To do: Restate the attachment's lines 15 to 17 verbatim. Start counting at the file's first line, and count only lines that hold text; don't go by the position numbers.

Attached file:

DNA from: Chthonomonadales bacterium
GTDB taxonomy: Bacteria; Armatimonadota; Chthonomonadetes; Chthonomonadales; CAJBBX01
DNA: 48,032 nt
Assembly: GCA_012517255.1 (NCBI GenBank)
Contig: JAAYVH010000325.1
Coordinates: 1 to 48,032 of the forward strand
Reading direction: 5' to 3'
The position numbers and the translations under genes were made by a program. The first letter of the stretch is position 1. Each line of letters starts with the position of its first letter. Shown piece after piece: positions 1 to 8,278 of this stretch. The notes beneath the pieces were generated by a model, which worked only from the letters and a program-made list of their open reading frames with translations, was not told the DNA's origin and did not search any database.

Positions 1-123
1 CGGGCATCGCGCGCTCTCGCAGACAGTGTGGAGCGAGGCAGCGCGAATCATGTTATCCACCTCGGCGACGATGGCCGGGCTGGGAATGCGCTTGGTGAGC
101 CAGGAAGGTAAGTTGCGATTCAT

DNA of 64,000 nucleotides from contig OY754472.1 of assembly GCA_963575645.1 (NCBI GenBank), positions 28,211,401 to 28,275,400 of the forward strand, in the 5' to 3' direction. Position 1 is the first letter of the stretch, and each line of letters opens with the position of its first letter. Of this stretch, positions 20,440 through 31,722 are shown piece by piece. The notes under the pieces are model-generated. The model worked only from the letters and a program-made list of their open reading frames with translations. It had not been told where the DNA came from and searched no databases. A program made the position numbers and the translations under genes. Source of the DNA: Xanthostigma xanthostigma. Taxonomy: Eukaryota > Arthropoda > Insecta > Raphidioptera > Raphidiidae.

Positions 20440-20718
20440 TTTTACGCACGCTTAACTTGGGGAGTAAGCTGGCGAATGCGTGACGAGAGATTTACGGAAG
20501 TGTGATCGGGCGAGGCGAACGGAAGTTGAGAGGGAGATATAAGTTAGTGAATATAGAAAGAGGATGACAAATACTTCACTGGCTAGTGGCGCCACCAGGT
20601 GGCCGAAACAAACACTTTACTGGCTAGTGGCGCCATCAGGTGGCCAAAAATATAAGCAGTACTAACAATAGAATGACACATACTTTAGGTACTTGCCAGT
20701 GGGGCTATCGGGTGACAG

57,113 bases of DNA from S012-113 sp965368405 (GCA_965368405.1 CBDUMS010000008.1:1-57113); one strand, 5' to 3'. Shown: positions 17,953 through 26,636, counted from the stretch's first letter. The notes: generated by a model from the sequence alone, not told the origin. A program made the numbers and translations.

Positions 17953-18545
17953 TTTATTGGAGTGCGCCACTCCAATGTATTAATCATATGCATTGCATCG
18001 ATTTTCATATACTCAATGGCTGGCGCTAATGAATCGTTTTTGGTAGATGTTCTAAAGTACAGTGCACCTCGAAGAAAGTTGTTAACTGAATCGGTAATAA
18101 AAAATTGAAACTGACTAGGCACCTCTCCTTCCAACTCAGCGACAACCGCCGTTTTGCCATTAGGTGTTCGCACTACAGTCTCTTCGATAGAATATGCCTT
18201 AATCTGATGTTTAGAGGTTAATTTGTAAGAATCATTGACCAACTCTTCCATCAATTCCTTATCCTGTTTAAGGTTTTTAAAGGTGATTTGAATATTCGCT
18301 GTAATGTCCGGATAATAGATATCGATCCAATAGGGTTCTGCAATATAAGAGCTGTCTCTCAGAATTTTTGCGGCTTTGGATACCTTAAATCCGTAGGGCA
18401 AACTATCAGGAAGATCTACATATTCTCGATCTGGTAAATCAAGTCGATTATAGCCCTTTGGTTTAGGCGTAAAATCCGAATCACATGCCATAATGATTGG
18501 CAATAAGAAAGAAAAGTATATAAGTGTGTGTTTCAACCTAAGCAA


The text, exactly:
20501 TGTGATCGGGCGAGGCGAACGGAAGTTGAGAGGGAGATATAAGTTAGTGAATATAGAAAGAGGATGACAAATACTTCACTGGCTAGTGGCGCCACCAGGT
20601 GGCCGAAACAAACACTTTACTGGCTAGTGGCGCCATCAGGTGGCCAAAAATATAAGCAGTACTAACAATAGAATGACACATACTTTAGGTACTTGCCAGT
20701 GGGGCTATCGGGTGACAG